Extracorporeal Membrane Oxygenation for Pediatric Cardiac Arrest

Author(s): JENNIE RYAN, MS, CPNP-AC

Contact Hours 1.00

CERP A 1.00

Expires Feb 01, 2018

Topics: Cardiovascular, Ethics

Population: Pediatric

Role: Staff

Fees
Member: Free
NonMember: $10.00

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Activity Summary

Extracorporeal cardiopulmonary resuscitation (ECPR) remains a promising treatment for pediatric patients in cardiac arrest unresponsive to traditional cardiopulmonary resuscitation. With veno-arterial extracorporeal support, blood is drained from the right atrium, oxygenated through the extracorporeal circuit, and transfused back to the body, bypassing the heart and lungs. The use of artificial oxygenation and perfusion thus provides the body a period of hemodynamic stability, while allowing resolution of underlying disease processes. Survival rates for ECPR patients are higher than those for traditional cardiopulmonary resuscitation (CPR), although neurological outcomes require further investigation. The impact of duration of CPR and length of treatment with extracorporeal membrane oxygenation vary in published reports. Furthermore, current guidelines for the initiation and use of ECPR are limited and may lead to confusion about appropriate use of this support. Many ethical concerns arise with this advanced form of life support. More often than not, the dilemma is not whether to withhold ECPR, but rather when to withdraw it. Although clinicians must decide if ECPR is appropriate and when further intervention is futile, the ultimate burden of choice is left to the patient’s caregivers. Offering support and guidance to the patient’s family as well as the patient is essential.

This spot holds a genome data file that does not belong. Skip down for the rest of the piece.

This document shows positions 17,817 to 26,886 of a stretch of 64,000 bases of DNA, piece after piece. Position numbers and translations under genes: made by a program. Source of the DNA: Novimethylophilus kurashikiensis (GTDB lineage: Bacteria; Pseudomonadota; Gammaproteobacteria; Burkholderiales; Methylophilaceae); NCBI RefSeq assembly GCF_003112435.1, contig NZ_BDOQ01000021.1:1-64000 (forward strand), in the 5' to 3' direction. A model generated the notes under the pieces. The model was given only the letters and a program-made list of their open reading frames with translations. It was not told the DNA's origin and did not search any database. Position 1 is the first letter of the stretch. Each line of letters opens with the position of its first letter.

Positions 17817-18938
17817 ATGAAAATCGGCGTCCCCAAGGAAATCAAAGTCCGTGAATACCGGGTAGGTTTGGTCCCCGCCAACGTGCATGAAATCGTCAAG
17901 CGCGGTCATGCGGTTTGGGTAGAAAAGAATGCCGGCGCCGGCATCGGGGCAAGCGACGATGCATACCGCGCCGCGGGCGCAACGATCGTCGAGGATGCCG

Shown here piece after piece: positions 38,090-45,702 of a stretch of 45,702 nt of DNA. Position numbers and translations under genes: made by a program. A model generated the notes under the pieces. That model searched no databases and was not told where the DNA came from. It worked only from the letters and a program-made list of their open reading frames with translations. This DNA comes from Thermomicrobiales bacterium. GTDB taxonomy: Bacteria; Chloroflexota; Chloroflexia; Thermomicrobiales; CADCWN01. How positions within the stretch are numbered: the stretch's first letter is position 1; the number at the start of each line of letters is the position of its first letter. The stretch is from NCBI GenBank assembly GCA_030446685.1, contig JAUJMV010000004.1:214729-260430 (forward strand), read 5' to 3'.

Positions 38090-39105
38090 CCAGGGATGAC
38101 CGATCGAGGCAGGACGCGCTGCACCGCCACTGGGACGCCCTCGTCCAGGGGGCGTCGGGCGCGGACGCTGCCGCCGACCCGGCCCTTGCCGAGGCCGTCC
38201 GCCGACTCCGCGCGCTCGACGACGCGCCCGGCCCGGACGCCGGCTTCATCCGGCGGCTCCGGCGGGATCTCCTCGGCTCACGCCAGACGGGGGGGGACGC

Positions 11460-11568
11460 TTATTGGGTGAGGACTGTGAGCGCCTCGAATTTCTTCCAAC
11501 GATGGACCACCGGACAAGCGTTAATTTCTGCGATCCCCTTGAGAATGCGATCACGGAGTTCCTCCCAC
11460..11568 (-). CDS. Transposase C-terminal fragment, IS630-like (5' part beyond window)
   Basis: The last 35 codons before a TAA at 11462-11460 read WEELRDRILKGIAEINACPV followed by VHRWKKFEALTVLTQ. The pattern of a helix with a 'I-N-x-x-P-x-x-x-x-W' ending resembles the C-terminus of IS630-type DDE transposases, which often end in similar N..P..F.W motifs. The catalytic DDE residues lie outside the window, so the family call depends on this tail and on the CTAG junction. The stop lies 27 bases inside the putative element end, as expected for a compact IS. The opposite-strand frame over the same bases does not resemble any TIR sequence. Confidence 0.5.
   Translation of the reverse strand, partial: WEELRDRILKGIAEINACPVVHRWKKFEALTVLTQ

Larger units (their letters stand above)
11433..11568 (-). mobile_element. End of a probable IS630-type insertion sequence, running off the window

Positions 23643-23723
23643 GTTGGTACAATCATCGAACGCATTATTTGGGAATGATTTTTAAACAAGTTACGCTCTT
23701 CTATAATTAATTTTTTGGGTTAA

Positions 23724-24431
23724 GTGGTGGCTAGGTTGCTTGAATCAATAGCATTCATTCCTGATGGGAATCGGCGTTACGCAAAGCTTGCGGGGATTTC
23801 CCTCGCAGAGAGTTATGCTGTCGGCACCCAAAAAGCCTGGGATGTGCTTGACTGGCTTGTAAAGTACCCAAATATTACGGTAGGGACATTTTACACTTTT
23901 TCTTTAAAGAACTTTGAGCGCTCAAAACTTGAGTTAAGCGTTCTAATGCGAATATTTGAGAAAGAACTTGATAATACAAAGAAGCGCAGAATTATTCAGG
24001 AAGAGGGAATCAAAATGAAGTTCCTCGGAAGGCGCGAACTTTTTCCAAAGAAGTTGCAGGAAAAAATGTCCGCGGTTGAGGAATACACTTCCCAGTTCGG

Objectives

  • Determine the difference between venovenous and venoarterial extracorporeal membrane oxygenation (ECMO)
  • Describe the benefits of extracorporeal cardiopulmonary resuscitation
  • Discuss the ethical considerations related to management of patients undergoing ECMO

Continuing Education Disclosure Statement

Successful Completion

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Disclosure

This activity has been reviewed by the Nurse Planner. It has been determined that the material presented here shows no bias. Approval of a continuing education activity does not imply endorsement by AACN or ANCC of any commercial products displayed or discussed in conjunction with the activity.

Accreditation

The American Association of Critical-Care Nurses (AACN) is accredited as a provider of continuing nursing education by the American Nurses Credentialing Center’s (ANCC's) Commission on Accreditation, ANCC Provider Number 0012 (60 min contact hour). AACN has been approved as a provider of continuing education in nursing by the California State Board of Nursing, California Provider number CEP01036 for 1.2 contact hours (50 min contact hour).

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